the public at large – the login interface – and received error messages that were accessible to any
user who entered erroneous login information.
In any event, even if the FBI had somehow “hacked” into the SR Server in order to
identify its IP address, such an investigative measure would not have run afoul of the Fourth
Amendment. Because the SR Server was located outside the United States, the Fourth
Amendment would not have required a warrant to search the server, whether for its IP address or
otherwise. See United States v. Vilar, 729 F.3d 62, 86 (2d Cir. 2013) (Fourth Amendment
warrant requirement does not apply extraterritorially); In re Terrorist Bombings of U.S.
Embassies in East Africa, 552 F.3d 157, 167 (2d Cir. 2008) (same). At most, any search of the
SR Server needed only to be “reasonable” – that is, justified by “legitimate governmental
interests.” Vilar, 729 F.3d at 86. Given that the SR Server was hosting a blatantly criminal
website, it would have been reasonable for the FBI to “hack” into it in order to search it, as any
such “hack” would simply have constituted a search of foreign property known to contain
criminal evidence, for which a warrant was not necessary .4
Ulbricht appears to argue that, even in the absence of a Fourth Amendment violation, a “hack”
of the SR Server would warrant suppression under the Computer Fraud and Abuse Act
(“CFAA”), codified at 18 U.S.C. § 1030. (Reply Br. 13-14). This argument is misguided in two
respects. First, the CFAA contains an express exception for lawfully authorized law
enforcement activity, see 18 U.S.C. § 1030(f), which would apply here, given that the FBI was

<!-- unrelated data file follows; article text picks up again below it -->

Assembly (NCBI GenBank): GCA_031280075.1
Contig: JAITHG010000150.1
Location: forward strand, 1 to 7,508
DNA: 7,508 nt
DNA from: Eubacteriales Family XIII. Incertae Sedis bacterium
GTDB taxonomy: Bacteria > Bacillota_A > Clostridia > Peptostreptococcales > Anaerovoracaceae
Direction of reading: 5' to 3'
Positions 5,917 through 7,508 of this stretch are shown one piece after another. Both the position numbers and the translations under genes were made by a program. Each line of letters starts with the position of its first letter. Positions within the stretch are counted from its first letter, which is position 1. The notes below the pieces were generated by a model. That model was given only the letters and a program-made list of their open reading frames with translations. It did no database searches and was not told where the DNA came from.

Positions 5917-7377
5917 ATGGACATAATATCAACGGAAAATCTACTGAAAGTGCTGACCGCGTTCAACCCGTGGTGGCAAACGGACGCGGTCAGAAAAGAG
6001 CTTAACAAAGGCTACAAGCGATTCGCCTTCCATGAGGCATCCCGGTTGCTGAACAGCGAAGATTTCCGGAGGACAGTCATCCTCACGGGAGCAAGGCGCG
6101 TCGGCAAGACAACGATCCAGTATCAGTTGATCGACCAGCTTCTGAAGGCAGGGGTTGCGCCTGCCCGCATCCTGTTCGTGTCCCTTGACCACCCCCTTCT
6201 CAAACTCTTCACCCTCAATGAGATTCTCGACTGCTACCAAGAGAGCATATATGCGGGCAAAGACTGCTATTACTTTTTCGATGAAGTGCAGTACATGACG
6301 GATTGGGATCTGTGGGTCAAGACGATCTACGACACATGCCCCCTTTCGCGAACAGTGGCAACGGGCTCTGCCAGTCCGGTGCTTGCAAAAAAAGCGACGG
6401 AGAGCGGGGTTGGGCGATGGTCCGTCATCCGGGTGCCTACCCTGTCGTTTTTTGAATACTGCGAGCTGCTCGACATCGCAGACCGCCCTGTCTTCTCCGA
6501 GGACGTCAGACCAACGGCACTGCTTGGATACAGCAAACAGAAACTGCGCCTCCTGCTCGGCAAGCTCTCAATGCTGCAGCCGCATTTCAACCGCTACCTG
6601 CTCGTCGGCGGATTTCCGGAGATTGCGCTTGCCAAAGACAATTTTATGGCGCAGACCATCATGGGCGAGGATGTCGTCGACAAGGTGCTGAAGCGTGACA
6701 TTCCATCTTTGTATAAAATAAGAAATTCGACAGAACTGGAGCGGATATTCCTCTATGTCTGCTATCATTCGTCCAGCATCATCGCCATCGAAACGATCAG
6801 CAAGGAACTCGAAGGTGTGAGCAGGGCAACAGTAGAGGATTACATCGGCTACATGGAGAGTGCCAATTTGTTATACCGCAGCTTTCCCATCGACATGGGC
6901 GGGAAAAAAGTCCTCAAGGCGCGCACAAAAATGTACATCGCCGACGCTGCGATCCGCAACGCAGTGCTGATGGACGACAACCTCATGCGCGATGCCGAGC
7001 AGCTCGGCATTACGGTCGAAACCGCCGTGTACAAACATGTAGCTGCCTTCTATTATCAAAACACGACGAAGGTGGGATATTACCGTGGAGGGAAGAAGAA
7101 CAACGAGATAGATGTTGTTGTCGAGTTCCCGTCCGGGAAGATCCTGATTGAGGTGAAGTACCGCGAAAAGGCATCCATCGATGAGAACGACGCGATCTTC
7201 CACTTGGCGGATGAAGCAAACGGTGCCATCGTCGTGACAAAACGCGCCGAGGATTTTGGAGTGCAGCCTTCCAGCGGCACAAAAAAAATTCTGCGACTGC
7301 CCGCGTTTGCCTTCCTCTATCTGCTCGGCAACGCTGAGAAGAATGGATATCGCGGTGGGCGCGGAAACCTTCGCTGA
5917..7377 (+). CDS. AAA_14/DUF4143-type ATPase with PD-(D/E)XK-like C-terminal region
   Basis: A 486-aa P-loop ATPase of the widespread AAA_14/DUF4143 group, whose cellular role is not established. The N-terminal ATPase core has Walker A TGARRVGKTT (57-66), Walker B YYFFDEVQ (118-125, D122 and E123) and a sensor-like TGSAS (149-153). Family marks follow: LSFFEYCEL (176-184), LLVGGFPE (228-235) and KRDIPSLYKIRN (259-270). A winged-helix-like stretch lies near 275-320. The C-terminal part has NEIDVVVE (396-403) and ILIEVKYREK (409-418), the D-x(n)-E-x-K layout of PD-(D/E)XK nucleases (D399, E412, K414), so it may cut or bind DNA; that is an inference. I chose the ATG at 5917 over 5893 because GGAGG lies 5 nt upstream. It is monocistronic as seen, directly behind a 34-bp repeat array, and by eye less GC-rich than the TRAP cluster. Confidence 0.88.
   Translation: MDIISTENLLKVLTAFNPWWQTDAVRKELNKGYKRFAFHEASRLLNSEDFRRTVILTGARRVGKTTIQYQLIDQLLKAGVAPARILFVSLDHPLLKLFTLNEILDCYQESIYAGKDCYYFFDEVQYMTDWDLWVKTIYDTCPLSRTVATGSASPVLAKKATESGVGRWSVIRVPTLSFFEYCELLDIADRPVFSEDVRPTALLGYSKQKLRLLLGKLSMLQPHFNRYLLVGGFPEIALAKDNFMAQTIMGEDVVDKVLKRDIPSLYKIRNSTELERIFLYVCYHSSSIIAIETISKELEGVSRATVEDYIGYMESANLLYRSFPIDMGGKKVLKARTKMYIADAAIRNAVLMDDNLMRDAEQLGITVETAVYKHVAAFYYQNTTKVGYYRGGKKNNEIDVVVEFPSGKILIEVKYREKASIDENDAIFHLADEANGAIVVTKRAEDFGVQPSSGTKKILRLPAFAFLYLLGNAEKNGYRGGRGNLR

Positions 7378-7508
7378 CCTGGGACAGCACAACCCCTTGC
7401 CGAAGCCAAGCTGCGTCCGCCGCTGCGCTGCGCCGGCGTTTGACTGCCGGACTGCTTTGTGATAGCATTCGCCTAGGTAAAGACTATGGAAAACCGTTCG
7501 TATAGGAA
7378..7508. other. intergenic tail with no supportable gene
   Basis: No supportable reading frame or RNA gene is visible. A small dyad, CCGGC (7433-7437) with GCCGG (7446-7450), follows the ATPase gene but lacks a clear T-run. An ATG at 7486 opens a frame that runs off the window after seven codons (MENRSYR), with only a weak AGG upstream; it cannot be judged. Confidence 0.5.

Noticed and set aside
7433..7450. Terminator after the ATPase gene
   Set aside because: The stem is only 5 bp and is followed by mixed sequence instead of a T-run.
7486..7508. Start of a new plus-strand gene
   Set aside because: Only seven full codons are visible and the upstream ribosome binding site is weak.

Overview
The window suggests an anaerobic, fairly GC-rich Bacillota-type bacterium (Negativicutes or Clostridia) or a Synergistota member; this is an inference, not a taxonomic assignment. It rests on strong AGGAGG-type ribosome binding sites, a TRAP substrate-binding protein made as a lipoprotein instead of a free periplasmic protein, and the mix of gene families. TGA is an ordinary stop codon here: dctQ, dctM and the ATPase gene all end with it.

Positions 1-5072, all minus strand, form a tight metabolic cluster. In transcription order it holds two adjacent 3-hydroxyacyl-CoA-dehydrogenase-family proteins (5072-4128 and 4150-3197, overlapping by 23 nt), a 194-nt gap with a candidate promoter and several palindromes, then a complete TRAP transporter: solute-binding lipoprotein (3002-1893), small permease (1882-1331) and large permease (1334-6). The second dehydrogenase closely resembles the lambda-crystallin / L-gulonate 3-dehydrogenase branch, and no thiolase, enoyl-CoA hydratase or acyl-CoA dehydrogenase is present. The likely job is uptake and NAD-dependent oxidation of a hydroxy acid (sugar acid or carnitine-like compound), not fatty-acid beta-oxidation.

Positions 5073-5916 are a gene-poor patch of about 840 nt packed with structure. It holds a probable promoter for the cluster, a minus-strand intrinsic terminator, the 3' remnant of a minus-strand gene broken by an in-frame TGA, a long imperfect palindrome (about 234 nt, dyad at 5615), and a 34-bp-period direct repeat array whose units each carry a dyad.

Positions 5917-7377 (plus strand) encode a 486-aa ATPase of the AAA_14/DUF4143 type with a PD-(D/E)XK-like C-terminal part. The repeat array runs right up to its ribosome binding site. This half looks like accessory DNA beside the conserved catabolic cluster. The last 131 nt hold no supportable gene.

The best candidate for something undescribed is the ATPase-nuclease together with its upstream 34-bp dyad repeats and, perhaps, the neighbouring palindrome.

pursuing a lawfully authorized criminal investigation and acting in compliance with the Fourth
Amendment. Second, the remedy of suppression is not generally available for a mere statutory
violation where the statute itself does not provide such a remedy. See generally United States v.
Case 1:14-cr-00068-KBF Document 75 Filed 10/06/14 Page 8 of 8
In short, Ulbricht has failed to meet his prima facie burden of establishing a basis for
suppression, and the Horowitz Declaration does nothing to cure this failure. For this reason, and
all the other reasons set forth in the Government’s opposition brief, his motion should be denied
without a hearing.
Dated: October 6, 2014
New York, New York
United States Attorney for the
Southern District of New York
By: /s/ Serrin Turner
Assistant United States Attorneys
Donovan, 429 U.S. 413, 432 n. 22 (1977) (“The availability of a suppression remedy for . . .
statutory, as opposed to constitutional violations . . . turns on the provisions of [the statute] rather
than the judicially fashioned exclusionary rule aimed at deterring violations of Fourth
Amendment rights.”); see also United States v. Amanuel, 615 F.3d 117, 125 (2d Cir. 2010) (no
suppression remedy for violations of the Electronic Communications Privacy Act given that
statute does not provide for such remedy); United States v. Deccarett, 6 F.3d 37, 52 (2d Cir.
1993) (no suppression remedy for violations of Right to Financial Privacy Act given that statute
does not provide for such remedy) (citing with approval United States v. Thompson, 936 F.2d
1249, 1252 (11th Cir. 1991) (courts should not imply a suppression remedy unless statute
specifically refers to exclusionary rule)).